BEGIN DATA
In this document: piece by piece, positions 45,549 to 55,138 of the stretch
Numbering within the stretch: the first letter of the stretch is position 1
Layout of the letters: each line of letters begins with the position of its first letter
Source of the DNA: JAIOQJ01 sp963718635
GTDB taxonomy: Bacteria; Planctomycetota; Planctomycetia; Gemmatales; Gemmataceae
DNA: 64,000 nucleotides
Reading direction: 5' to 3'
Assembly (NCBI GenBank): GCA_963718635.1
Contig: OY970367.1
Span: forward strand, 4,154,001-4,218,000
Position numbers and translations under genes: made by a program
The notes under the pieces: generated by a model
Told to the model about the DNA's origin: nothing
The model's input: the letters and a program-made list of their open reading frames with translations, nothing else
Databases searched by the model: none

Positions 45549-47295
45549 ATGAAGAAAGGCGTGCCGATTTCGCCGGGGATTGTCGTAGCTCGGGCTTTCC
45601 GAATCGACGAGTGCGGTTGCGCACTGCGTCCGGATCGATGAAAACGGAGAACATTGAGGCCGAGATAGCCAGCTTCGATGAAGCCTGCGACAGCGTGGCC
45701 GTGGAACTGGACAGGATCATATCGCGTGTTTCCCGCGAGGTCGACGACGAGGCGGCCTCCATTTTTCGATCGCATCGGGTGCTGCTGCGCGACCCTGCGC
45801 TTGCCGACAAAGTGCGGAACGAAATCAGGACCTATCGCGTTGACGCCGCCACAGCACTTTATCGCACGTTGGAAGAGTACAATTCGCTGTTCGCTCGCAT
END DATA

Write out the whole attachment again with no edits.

In this document: piece by piece, positions 45,549 to 55,138 of the stretch
Numbering within the stretch: the first letter of the stretch is position 1
Layout of the letters: each line of letters begins with the position of its first letter
Source of the DNA: JAIOQJ01 sp963718635
GTDB taxonomy: Bacteria; Planctomycetota; Planctomycetia; Gemmatales; Gemmataceae
DNA: 64,000 nucleotides
Reading direction: 5' to 3'
Assembly (NCBI GenBank): GCA_963718635.1
Contig: OY970367.1
Span: forward strand, 4,154,001-4,218,000
Position numbers and translations under genes: made by a program
The notes under the pieces: generated by a model
Told to the model about the DNA's origin: nothing
The model's input: the letters and a program-made list of their open reading frames with translations, nothing else
Databases searched by the model: none

Positions 45549-47295
45549 ATGAAGAAAGGCGTGCCGATTTCGCCGGGGATTGTCGTAGCTCGGGCTTTCC
45601 GAATCGACGAGTGCGGTTGCGCACTGCGTCCGGATCGATGAAAACGGAGAACATTGAGGCCGAGATAGCCAGCTTCGATGAAGCCTGCGACAGCGTGGCC
45701 GTGGAACTGGACAGGATCATATCGCGTGTTTCCCGCGAGGTCGACGACGAGGCGGCCTCCATTTTTCGATCGCATCGGGTGCTGCTGCGCGACCCTGCGC
45801 TTGCCGACAAAGTGCGGAACGAAATCAGGACCTATCGCGTTGACGCCGCCACAGCACTTTATCGCACGTTGGAAGAGTACAATTCGCTGTTCGCTCGCAT